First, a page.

Musical Show Boating
With the sound of the organ wafting through the air everyone flocks to the river as the "Cotton Blossom" show boat, owned by the Hawk family, arrives in town to put on a show. But trouble soon arises when someone informs the police that Julie Laverne (Ava Gardner), part of the star attraction, is in fact mixed blood and as such is illegally married to a white man which forces them to leave the show. Captain Andy Hawks' (Joe E. Brown) daughter Magnolia (Kathryn Grayson) steps in with the help of Gaylord Ravenal (Howard Keel), a gambler who sweeps her off of her feet. Despite Magnolia's mum's objections Magnolia and Gaylord marry and head off on honeymoon before settling down to a new life. But soon the honeymoon is over as Magnolia discovers that Gaylord can't help himself when it comes to gambling and ends up leaving her penniless whilst unaware that she is pregnant as well.
Some things in life never change and it seems that 60 years ago people were moaning about remakes as much then as they are now, often using the same arguments, the newer one is more entertaining and lively, the older one had more depth. That brings me to "Show Boat" the 1951 version of the Edna Ferber novel turned play which had previously been made in to a movie in 1936 and also 1929. The thing is whilst there was a time when I would have moaned about a remake I now say if you liked the previous version then the remake is probably not for you but a new generation.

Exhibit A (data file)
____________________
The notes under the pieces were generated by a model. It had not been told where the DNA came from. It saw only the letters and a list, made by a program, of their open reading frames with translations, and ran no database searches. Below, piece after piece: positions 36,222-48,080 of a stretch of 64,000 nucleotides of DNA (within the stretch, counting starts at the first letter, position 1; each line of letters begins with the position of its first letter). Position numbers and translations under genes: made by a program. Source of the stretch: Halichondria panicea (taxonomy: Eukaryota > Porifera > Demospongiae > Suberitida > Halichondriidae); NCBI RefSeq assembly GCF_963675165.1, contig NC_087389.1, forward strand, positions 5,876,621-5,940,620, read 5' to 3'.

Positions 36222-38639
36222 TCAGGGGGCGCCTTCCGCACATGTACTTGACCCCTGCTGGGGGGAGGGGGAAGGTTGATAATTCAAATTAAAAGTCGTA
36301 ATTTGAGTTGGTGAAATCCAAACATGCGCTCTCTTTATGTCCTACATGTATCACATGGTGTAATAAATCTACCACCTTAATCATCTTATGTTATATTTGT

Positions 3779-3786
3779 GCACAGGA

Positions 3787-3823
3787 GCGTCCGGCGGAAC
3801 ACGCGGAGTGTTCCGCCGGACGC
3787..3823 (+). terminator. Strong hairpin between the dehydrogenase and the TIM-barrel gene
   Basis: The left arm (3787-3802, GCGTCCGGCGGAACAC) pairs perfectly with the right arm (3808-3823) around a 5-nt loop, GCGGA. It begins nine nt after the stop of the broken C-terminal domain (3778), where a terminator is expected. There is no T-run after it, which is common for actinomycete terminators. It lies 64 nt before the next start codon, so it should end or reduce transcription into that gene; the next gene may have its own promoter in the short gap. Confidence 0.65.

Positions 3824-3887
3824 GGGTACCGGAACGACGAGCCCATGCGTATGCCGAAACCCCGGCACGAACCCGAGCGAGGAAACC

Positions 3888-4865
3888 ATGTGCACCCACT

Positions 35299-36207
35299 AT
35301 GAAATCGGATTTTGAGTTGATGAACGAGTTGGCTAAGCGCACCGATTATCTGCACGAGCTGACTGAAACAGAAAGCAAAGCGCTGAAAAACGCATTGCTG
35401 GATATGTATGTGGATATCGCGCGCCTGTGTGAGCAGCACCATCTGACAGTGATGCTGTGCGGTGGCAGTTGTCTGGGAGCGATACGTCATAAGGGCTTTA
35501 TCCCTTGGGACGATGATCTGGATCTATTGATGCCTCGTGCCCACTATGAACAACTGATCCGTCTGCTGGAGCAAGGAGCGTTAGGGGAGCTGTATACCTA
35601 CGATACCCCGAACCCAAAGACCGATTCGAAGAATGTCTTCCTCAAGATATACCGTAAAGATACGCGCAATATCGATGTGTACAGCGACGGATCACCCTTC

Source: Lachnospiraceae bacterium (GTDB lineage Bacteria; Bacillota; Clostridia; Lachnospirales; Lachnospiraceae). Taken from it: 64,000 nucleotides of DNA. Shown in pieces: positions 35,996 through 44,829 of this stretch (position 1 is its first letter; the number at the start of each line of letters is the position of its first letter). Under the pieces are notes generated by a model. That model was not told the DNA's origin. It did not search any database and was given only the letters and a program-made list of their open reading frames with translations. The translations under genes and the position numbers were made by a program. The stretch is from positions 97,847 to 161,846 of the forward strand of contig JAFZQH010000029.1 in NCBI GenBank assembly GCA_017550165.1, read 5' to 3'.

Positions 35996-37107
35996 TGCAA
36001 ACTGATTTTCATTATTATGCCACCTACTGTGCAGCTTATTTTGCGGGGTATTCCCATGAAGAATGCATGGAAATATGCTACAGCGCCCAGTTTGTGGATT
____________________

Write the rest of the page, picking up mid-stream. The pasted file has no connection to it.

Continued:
So as to "Show Boat" well in truth it isn't my favourite musical and find it a bit of a drag but it has its moments and when it gets it right it really gets it right to the point that everything around you stops as you become mesmerised by what is happening on screen. A prime example of which is when Julie, played by the stunning Ava Gardner, sings "Can't Help Lovin' Dat Man" or in fact Annette Warren dubs the song, anyway the combination of the lyrics, Warren's smooth tones and Gardner's beauty provides one of the movies many stop dead moments which last with you long after the movie has ended. And there are others because the musical scenes are a nice mixed bag with some lively, others just colourful and flamboyant whilst some are slow such as William Warfield's classic rendition of "Ol' Man River".
But the trouble is for me that whilst the musical side is great and the performances are first rate through out with Howard Keel offering his rich tones to proceedings whilst Joe E. Brown provides plenty of humour the actual storyline does little for me. In fact "Show Boat" is one of those musicals where the musical aspect is so strong and dominant that the storyline suffers as at times it seems to be there solely to link the musical scenes together rather than the other way around.
What this all boils down to is that "Show Boat" features some magnificent musical scenes which surpass what you will have seen in many musicals and from a visual perspective it is an impressive production. But for me the actual storyline suffers because the musical side of "Show Boat" is so impressive.